Titanium silicide has become the most widely-used silicide in the VLSI industry for self-aligned silicide applications because of its combined characteristics of low resistivity, the ability to be self-aligned, and relatively good thermal stability. Although TiSi2 has certain advantages relative to other silicides, the fact that it is a polymorphic material presents additional problems in its use. Specifically, in typical use TiSi2 exists as either an ortho rhombic base-centered phase having 12 atoms per unit cell and a resistivity of about 60-90 micro-ohm-cm (known in the industry as the C49 phase), or as a more thermodynamically-favored orthorhombic face-centered phase which has 24 atoms per unit cell and a resistivity of about 12-20 micro-ohm-cm (known as the C54 phase). When using the generally-accepted processing conditions for forming titanium silicide, the less-desirable, higher-resistivity C49 phase is formed first. In order to obtain the lower-resistivity C54 phase, a second high-temperature annealing step is required. This second step is disadvantageous because it can have detrimental effects on the silicide and other integrated circuit elements, especially at smaller line-widths. For example, the increasing use of dual-doped polysilicon gate structures in some devices has increased their sensitivity to additional heat cycles, as is required by the second anneal step. Also, silicon nitride peeling and cracking have been associated with the second annealing step.

The generally accepted set of processing conditions for forming titanium silicide includes: (1) pre-cleaning, (2) titanium deposition, (3) silicide formation at a temperature less than about 700 C., (4) selective etching, and (5) a phase transformation anneal at a temperature greater than about 700 C. It is the phase transformation anneal that converts the dominant C49 phase to the C54 phase. The initial formation temperature is kept below 700 C. in order to minimize over-spacer bridging. The second transformation anneal is performed after any un-reacted titanium has been selectively removed and is generally performed at temperatures of 50-200 C. above the formation temperature to insure full transformation to the C54 phase for best control of sheet resistance. However, as device line-widths and silicide film thicknesses continue to be scaled down, it becomes ever more desirable to eliminate the need for this second anneal step, as discussed further below.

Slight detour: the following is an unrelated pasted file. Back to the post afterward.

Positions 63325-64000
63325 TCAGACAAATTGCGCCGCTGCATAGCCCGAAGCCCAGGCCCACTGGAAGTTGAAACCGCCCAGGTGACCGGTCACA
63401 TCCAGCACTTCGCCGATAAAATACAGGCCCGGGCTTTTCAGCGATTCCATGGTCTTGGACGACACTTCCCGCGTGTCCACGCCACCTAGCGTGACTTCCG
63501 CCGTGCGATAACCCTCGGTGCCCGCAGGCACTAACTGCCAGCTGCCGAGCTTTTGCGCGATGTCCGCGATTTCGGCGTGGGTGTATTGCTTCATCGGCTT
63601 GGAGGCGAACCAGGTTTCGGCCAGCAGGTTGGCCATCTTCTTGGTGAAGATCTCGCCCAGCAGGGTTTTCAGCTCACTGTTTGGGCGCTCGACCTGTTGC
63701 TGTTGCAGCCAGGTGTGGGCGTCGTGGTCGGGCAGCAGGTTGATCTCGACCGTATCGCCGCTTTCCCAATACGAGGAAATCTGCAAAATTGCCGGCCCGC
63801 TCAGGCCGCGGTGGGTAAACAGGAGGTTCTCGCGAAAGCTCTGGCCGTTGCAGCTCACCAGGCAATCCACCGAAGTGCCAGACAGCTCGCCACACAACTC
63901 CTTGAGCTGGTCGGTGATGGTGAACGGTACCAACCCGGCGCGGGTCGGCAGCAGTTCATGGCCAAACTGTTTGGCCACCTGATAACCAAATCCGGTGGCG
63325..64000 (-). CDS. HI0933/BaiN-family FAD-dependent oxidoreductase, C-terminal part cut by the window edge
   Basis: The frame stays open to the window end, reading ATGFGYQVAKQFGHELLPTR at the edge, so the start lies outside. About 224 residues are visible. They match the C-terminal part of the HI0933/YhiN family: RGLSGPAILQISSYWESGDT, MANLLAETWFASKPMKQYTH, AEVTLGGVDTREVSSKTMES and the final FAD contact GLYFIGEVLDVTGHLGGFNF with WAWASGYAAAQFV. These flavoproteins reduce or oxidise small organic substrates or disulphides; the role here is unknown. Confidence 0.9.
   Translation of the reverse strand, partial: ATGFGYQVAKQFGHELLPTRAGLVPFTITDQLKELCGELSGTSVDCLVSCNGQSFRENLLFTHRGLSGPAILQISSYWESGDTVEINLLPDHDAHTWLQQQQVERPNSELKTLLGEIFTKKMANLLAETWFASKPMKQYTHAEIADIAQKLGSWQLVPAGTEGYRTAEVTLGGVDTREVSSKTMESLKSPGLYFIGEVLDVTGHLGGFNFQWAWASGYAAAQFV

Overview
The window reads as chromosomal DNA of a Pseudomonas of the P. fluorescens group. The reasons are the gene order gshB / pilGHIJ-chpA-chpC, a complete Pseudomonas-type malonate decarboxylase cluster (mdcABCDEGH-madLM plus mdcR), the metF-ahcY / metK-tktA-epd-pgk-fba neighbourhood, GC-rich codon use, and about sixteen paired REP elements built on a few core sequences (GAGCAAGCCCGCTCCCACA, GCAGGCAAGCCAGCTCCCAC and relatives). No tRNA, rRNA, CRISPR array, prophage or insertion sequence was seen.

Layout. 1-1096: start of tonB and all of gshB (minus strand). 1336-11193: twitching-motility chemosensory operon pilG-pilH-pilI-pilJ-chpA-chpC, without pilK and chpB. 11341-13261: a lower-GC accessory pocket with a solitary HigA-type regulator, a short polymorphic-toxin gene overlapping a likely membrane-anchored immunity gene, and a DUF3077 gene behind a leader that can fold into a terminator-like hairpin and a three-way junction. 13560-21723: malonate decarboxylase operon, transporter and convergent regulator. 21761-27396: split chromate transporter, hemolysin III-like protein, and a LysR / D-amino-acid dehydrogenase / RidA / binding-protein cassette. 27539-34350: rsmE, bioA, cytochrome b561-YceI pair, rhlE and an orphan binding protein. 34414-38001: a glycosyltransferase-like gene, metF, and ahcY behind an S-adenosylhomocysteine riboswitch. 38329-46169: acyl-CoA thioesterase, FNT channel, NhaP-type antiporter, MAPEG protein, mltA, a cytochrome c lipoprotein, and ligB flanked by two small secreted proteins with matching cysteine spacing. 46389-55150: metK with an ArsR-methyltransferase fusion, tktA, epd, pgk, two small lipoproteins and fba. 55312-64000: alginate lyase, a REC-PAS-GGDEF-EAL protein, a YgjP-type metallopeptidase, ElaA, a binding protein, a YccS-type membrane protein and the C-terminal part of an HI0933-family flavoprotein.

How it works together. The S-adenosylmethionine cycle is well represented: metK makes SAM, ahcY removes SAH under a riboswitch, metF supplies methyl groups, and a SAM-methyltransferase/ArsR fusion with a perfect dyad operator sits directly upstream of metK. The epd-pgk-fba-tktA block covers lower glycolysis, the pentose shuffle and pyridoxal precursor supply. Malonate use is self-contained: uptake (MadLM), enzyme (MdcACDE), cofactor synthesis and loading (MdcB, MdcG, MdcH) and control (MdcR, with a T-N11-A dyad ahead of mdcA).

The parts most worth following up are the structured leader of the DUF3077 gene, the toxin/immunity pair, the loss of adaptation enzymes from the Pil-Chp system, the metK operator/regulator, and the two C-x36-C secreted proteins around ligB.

It is generally accepted that the C49 phase forms first because of a lower surface energy than that of the C54 phase. In other words, the higher surface energy of the C54 phase forms a higher energy barrier to its formation. The second transformation anneal step used in the standard process above provides the additional thermal energy necessary both to overcome the nucleation barrier associated with forming the new surface and to grow the crystalline structure of the newly-forming C54 phase. In VLSI applications, if the phase transformation is inhibited or fails to occur uniformly, a degradation in circuit performance is observed. In some higher-performance circuits, the RC delay associated with a poor phase transformation is typically about 5-10 percent.

A significant limitation on the C49-to-C54 phase transformation is a phenomenon known as agglomeration. If the thermal energy used to obtain the phase transformation is excessive, then a morphological degradation of the titanium silicide results, which is commonly referred to as agglomeration. As line-widths and silicide film thicknesses decrease, the thermal energy required to effect the C49-to-C54 phase transformation increases, yet the thermal energy level at which the silicide film starts to agglomerate decreases. Thus, there is an ever-shrinking process window for performing this phase transformation, making process control and uniformity more difficult to achieve.